Biopsies may need to be performed using the mammogram equipment. This only occurs if the area to be biopsied is not visible under ultrasound.

By using special attachments on the mammography equipment, core biopsies can be done using stereotactic guidance, using an aseptic technique. For more information, see core biopsy.

The procedure is much the same as under ultrasound, but you will be sitting on a chair or lying on a special trolley while the procedure is performed. A local anaesthetic is used, and the mammographers will make sure the procedure is as comfortable as possible.

These procedures are only done at our rooms at Burnside Hospital clinic (Attunga Medical Centre) and St Andrew’s Hospital clinic (MRI section).

This involves taking a sample of tissue through a needle. The needle is guided into place using x-ray.

You will be positioned in the best way to access the area to be biopsied. The area will be cleaned with antiseptic and local anaesthetic administered. A tiny incision (cut) will be made in the skin before the core needle is inserted with x-ray guidance. It is often necessary to make more than one pass of the needle to get a sufficient sample.

Once the biopsy has been completed, a site marker is placed within the biopsy site while you are still in the mamography machine, so that the area may be identified by either mammogram or ultrasound for future reference, if any surgery is required. The site marker is made of either titanium or stainless steel; it is inert and safe to stay in your body. It does not ‘beep’ at airport security. Another mammogram will be done at the end of the procedure to confirm the position of the site marker.

After the biopsy is completed, a nurse will compress (gently push down) on the biopsy site for 10 – 15 minutes, and then place steri-strip bandages on the small skin incision. You will have a bruise that typically lasts for two weeks, and you can manage bruising or discomfort with compression and ice-packs, and pain relief such as paracetamol if needed.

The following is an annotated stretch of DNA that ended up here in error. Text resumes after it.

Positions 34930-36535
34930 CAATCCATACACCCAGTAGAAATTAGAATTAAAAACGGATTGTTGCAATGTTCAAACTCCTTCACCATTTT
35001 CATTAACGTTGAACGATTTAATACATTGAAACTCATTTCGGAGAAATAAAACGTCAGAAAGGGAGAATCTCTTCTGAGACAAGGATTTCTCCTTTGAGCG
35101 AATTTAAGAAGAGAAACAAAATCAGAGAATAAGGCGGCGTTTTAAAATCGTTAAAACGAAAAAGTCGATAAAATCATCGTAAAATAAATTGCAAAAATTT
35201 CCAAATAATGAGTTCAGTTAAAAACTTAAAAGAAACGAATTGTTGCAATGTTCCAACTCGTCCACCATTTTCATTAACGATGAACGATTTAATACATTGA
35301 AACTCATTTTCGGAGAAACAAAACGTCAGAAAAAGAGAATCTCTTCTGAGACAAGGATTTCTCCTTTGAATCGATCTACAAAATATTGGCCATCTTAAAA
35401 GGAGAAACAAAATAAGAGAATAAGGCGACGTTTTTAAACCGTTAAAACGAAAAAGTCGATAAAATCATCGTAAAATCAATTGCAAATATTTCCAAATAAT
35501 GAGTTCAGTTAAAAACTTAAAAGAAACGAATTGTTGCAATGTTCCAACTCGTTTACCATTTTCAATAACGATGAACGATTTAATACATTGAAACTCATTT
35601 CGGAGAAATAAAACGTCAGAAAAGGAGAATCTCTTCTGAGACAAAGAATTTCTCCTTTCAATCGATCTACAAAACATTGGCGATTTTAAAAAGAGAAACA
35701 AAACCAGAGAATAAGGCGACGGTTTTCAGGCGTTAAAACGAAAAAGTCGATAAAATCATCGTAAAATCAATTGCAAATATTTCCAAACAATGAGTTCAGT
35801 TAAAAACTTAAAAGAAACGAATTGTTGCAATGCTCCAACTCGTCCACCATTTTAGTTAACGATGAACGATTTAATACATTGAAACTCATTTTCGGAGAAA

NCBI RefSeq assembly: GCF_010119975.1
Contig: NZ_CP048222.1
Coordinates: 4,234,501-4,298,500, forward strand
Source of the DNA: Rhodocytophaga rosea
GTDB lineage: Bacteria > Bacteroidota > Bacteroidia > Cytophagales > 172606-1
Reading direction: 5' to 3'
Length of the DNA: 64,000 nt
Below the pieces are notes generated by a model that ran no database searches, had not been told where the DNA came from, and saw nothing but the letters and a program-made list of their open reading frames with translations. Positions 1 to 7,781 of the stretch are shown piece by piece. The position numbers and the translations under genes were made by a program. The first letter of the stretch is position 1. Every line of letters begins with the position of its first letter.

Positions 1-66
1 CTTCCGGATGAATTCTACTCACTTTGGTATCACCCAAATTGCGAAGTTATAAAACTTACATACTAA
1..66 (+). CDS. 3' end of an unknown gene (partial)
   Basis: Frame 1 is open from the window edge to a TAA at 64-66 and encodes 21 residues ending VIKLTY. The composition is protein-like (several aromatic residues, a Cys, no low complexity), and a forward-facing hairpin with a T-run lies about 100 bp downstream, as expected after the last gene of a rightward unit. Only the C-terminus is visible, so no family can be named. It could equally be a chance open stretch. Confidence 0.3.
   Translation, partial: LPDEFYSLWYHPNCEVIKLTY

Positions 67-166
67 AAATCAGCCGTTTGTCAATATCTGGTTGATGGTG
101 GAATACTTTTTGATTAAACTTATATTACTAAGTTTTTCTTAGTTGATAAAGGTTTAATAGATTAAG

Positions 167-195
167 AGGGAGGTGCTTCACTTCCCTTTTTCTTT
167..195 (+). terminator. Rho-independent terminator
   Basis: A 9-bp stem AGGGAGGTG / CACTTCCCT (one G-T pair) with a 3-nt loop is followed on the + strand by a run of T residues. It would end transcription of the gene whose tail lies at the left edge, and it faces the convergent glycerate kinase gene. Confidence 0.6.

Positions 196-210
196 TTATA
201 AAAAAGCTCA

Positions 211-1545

The sample is sent to a pathology laboratory where it is analysed. Results are usually available in 2 to 3 days. The report will be sent to your referring doctor who will then give these results to you. The pathology company may charge a gap for these services. Please discuss this with us if you have any questions.

Before your Scan

Please tell us if you are on medication to thin your blood (e.g. Warfarin, Aspirin or Clopidogrel). You may need to stop this medication before the procedure, but only after discussion with your doctor.

It is important that you have someone to drive you home after the procedure.

Specific Requirements

It is essential that your previous mammogram and ultrasound films are available at the time of the biopsy. Please bring these with you to your examination.

Risks / Side effects

Potential risks include:

  • Infection at the needle site. An aseptic technique (strict infection control practices) is used to minimise the risk of infection.
  • Bleeding: mild bleeding in the area may cause it to swell, which should subside after a couple of days. The needle may puncture a blood vessel. Rarely, excessive bleeding can occur and may require drainage.
  • Bruising: there may be some mild bruising at the site.
  • The biopsy may not get an adequate sample of tissue which may require you to have a repeat biopsy.

Other Information

  • Steri-strips and a waterproof dressing will cover the incision.
  • The outer dressing should remain in place for at least 24 hours; the steri-strips are left to gradually lift off after a few days.
  • You will be given an ice-pack to use to reduce bleeding and discomfort.
  • You can eat and drink immediately after the procedure.
  • Avoid strenuous activity for 24 hours following the biopsy.
  • You may experience some discomfort following the procedure. A simple analgesic such as paracetamol (Panadol) can provide some relief if needed. Do NOT take Aspirin.
  • A small ice-pack applied to the area may help settle the pain.
  • Bleeding and infection are potential complications. If you notice any increased redness, swelling, fever or pain, notify your referring doctor or immediately call the clinic where the injection was performed.

If you have not been contacted about your results in 1 to 2 weeks, please contact your referrer.

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